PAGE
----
Portret Jacqueline Cramer

"Educational institutions can play a crucial role in sustainability"

How do you get an entire chain or region to become more sustainable? And what role can technology play in this? Tackling big challenges like these energises Jacqueline Cramer, professor of Sustainable Innovation at Utrecht University. "I see so much innovation, that gives me hope."

From the very beginning of her career, the environment was the common thread. "I chose to study biology in 1970 because I wanted to contribute to solving the environmental problem. But there were no subjects in that field at all yet. It covered zoology and botany, but not the relationship with pollution. I had to scrape to find something related to this big issue. For instance, I worked for a while in an apple orchard on biological control of spider mites. Only in my final year could I follow the subject of environmental science. I am delighted that this subject now has many variants."

Relationship with society

She herself has also contributed to the development of the discipline. After graduating, she became a lecturer in 'biology and society', a subject she set up with a colleague at the University of Amsterdam. "We thought reflection on our field was important. That biologists not only learn about plants and animals but also about their relationship with society. Genetic engineering, animal testing - where do you stand in that? I mainly educated students who did not become scientists or teachers, but who wanted to play a role in policy or practice, for instance at water boards. The first batch of 'policy biologists'. I have always enjoyed teaching. Inspiring students is the basis for tackling big issues like sustainability."

"An independent party can join forces, lead the way and follow through"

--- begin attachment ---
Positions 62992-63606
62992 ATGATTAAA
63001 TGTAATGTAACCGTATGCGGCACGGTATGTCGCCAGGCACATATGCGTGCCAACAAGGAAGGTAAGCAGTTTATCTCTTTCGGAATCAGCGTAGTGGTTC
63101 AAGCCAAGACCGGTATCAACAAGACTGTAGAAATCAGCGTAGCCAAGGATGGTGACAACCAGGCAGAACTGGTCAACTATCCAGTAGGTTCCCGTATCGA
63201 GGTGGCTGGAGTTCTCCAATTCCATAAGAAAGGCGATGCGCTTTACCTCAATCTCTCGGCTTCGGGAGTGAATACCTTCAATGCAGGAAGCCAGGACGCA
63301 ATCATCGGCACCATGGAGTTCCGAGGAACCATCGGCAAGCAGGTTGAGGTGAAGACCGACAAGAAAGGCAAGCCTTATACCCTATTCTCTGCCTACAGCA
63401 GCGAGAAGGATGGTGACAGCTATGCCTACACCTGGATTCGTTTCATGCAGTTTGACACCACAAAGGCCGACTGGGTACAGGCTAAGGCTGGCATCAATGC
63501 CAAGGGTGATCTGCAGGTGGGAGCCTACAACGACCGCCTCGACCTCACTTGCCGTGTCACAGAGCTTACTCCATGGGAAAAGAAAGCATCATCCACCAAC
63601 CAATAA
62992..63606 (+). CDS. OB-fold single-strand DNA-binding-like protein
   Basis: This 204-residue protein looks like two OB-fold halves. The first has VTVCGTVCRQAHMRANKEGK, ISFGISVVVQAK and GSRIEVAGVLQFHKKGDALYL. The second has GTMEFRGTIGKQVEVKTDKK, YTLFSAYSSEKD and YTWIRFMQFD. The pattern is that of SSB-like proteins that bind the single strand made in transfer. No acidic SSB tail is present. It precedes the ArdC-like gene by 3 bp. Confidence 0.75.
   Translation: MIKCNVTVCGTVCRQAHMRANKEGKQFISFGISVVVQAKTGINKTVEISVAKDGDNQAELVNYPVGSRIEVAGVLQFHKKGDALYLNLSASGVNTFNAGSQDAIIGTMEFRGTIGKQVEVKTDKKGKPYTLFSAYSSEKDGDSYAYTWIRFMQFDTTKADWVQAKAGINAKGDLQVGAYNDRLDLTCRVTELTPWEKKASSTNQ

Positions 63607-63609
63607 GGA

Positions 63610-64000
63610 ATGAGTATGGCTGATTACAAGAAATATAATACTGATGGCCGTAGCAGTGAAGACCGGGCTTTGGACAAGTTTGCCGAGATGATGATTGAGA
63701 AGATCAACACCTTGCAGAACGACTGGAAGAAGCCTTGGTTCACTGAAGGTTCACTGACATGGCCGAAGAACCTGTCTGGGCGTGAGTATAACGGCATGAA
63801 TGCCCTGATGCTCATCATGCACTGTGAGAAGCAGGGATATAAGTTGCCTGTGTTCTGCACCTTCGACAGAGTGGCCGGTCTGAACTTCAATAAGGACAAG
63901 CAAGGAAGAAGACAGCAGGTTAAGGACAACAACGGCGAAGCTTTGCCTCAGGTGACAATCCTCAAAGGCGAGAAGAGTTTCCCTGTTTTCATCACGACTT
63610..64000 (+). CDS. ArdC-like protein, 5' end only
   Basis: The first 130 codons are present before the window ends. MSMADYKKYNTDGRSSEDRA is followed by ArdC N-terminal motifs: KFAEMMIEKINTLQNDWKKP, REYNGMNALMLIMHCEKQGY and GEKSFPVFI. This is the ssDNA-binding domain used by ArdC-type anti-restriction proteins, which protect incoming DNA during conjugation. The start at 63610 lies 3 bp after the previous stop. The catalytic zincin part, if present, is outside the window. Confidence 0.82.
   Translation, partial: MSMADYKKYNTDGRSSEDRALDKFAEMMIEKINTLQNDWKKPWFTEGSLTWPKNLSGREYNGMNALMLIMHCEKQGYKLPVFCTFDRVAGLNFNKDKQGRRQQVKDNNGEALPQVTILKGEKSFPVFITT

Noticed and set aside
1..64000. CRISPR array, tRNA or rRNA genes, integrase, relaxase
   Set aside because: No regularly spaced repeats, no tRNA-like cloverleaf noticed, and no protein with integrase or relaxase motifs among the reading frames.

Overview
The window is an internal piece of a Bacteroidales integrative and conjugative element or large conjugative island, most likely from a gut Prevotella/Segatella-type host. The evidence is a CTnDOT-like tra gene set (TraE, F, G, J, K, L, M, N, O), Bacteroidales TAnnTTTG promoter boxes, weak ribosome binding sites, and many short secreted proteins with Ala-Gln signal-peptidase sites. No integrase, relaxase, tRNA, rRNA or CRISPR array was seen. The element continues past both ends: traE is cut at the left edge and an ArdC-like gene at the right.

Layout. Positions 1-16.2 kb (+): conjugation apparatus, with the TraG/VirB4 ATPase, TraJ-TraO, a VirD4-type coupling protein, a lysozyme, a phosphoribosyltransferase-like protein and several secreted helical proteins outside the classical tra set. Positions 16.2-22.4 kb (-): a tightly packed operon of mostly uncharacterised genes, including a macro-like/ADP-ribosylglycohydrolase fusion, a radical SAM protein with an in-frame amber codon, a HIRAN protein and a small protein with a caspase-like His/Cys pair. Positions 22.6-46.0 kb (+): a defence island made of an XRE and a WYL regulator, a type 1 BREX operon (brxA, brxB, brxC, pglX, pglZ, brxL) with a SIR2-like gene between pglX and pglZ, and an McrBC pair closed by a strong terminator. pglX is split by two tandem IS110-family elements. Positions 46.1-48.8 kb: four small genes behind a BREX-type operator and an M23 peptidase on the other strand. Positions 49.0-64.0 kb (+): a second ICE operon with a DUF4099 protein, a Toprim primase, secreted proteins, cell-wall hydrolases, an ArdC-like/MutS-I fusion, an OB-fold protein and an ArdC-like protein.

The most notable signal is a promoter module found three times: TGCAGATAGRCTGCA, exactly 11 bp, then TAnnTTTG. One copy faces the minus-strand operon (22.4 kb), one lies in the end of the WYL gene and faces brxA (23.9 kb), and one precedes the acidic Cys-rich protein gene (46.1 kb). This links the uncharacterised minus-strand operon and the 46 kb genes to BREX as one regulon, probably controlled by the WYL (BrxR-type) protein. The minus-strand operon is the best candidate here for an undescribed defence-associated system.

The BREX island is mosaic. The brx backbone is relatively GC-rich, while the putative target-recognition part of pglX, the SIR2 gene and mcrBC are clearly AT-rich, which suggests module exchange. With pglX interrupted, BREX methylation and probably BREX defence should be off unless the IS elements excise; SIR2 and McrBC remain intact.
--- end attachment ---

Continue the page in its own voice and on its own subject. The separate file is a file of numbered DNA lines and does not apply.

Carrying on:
For 30 years now, Jacqueline Cramer has been addressing the question: how do you initiate change towards sustainability, and what role can technology play? As an environmental consultant, she worked with companies to embed sustainability in strategy and operations. "When I had done that for several years, I realised: it's not about one company. You have to solve bigger issues in chains or at a regional level. Then they become much bigger transitions."

It's all about peopleĀ 

Over the past 20 years, she zoomed out even further and now focuses mainly on the system level. "So not just a chain or region, but also everything around it: consumers, policy - how do you include them in a major transition like the circular economy or the energy transition? I look not only at technology or environmental impact but also at the social-scientific side: what can you do to get everyone on board in a change? It's all about people."

Jacqueline Cramer spreekt een zaal vol mensen toe

Jacqueline Cramer speaks at Logistics Moves the Circular Economy conference

Some people believe that technology can provide a solution to the climate crisis. Such as artificial clouds to cool the earth. Cramer does not believe in such a 'quick fix'. "I think there are many technological possibilities. But the starting point should be: prevention is better than cure. Take plastic pollution, for example. We can try very hard to clean up all the plastic from the oceans, but that is an impossible task. You have to get to the point earlier: do we still want to put this plastic on the market or do we want to use a different material? And how do we make sure it is reused, instead of throwing it away after one use?"